Sine Die for 2010 George Eskridge

Idaho Dist. 1B Representative 1-800-626-0471 The second regular session of the sixtieth legislature adjourned Sine Die on March 29, 2010, seventy-eight days from the time it convened in the newly restored and expanded capitol building after a 30month absence from the facility. The $122.5 million capitol building project funded with cigarette taxes was finished on time and within budget. This was at the same time that the legislature found itself involved in a recordsetting economic downturn that has been noted as one that has not been confronted by the Idaho legislature in the last 75 years. Fiscal year 2009 revenues came in at about 15 percent less than fiscal year 2008; this year (FY’10) is expected to be at least 7.5 percent under FY’09 when the fiscal year ends June 30. We have projected an almost flat increase in revenues for fiscal year 2011. This overall decrease of about 23 percent over the last two years has made it an extremely difficult legislative session with the necessity of implementing difficult budget cuts and using cash reserves to minimize the budget cuts as much as possible. The revenue situation was so serious that for the first time in many years (if any) the General Fund appropriation for public schools was reduced by about 7.5 percent for FY ’10 and carried through FY 2011. We were able to keep schools whole for this year by the use of reserve funds; however since this same 7.5 percent reduction is being carried forward into FY 2011 the total decrease in appropriations is about 14.4 percent when comparing FY’09 to FY 2011. However, adding in other funding sources, including federal funding, the decrease in school funding is only about 6.7 percent. The Health and Human Services program is the second largest appropriation next to the public schools appropriation. There are five different services contained within this category, including the Department of Health and Welfare. Given the reduction in FY’10 that is being carried forward into FY 2011, the two-year general fund reduction in the Health and Human Services appropriation is about 25 percent. However, because we were able to use federal funds to minimize the impact on many of these programs, there is actually going to be a small increase in total funding for Health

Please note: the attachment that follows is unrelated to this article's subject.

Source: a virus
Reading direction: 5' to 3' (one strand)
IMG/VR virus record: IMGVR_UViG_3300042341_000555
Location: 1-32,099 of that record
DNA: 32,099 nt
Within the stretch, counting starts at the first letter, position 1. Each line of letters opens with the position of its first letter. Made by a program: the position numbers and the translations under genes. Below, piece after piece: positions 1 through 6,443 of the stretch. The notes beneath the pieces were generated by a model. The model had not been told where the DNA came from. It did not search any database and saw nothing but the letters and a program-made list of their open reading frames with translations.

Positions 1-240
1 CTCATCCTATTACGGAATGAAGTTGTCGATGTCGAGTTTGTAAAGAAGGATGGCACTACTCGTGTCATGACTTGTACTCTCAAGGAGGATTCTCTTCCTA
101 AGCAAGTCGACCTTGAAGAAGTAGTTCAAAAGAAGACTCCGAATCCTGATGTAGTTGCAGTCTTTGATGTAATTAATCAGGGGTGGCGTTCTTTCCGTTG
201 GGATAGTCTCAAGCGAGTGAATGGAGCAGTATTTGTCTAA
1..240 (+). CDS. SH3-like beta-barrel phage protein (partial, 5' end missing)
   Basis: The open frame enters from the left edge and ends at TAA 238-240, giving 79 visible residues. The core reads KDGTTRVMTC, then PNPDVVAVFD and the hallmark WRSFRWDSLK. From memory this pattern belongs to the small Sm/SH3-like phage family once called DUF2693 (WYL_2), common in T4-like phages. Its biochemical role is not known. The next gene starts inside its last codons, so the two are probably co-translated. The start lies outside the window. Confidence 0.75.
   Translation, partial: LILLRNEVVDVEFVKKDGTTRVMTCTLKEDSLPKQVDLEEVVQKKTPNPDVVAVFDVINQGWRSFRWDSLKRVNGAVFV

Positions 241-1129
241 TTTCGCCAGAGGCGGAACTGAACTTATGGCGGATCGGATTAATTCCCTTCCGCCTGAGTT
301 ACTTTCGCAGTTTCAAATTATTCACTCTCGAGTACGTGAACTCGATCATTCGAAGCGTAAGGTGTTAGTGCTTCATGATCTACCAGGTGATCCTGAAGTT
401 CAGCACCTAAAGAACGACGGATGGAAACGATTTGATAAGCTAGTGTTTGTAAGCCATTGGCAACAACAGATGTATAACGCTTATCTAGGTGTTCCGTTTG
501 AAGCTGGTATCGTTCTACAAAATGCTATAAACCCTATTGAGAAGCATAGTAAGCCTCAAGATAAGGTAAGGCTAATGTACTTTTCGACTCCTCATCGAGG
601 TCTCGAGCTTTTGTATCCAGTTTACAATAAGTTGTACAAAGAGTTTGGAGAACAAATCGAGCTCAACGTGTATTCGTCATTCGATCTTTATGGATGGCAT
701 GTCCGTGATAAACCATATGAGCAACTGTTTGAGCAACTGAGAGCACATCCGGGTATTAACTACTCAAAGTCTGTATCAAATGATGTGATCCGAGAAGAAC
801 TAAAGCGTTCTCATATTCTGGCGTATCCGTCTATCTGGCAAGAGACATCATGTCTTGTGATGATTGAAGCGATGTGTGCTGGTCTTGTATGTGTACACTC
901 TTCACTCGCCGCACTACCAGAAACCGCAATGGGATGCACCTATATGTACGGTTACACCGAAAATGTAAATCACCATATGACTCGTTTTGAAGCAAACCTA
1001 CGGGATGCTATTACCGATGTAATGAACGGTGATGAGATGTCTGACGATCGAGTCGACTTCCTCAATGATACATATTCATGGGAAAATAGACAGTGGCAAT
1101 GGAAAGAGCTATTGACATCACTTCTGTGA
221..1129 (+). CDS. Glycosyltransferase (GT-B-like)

and Human Services of about 5.3 percent Public Safety is the third largest appropriation and includes the Department of Corrections (prison system) and the Idaho State Police. The overall two-year decrease in this department for FY 2011 is about 18.5 percent. But again, because of other sources of funding, the actual twoyear decrease is lower at about 9.8 percent; however the Department of Corrections decrease itself is about 14.2 percent over the two-year period. Because the prison population continues to increase, funding is becoming a serious concern and the legislature and Department of Corrections is looking hard at trying to find ways to reduce the population through drug courts and other means of keeping citizens from being imprisoned. To summarize the budget experience, these three budget categories represent the bulk of general fund appropriations, but overall general fund appropriations were reduced by an average of a 7.5 percent decrease for FY’10 that is also being carried forward into FY 2011. Given the overall emphasis on the budget and the problems in maintaining viable government services in this economic environment, this legislative session was still productive in other ways. In addition to setting a fiscally responsible budget, the legislature intervened in the national health care policy debate, established a higher education stabilization funding mechanism, provided additional election and voting reforms and authorized several new constitutional amendments and other actions resulting in a productive session. I will provide more information on specific legislative actions in upcoming issues of the River Journal; I appreciate your interest in the activities of the Idaho legislature and welcome your input on issues of importance to you. Now that the session is over I am back home in Dover and you can contact me with issues of importance to you at my home phone at (208) 265-0123 or by mail at P.O. Box 112, Dover, 83825. Thanks for reading! George

Saturday May 8 Plant and Garden Sale by Bonner County Historical Society 8:30 am at Lakeview Park. Features bedding plants from the Flower Farm and vegetable plants and perennials from members’ gardens. Benefits the Bonner County Museum. For information call 263-2344.

April 2010| The River Journal - A News Magazine Worth Wading Through | | Vol. 19 No. 4| Page 16

Politically Incorrect

The shadow of man’s wisdom Trish Gannon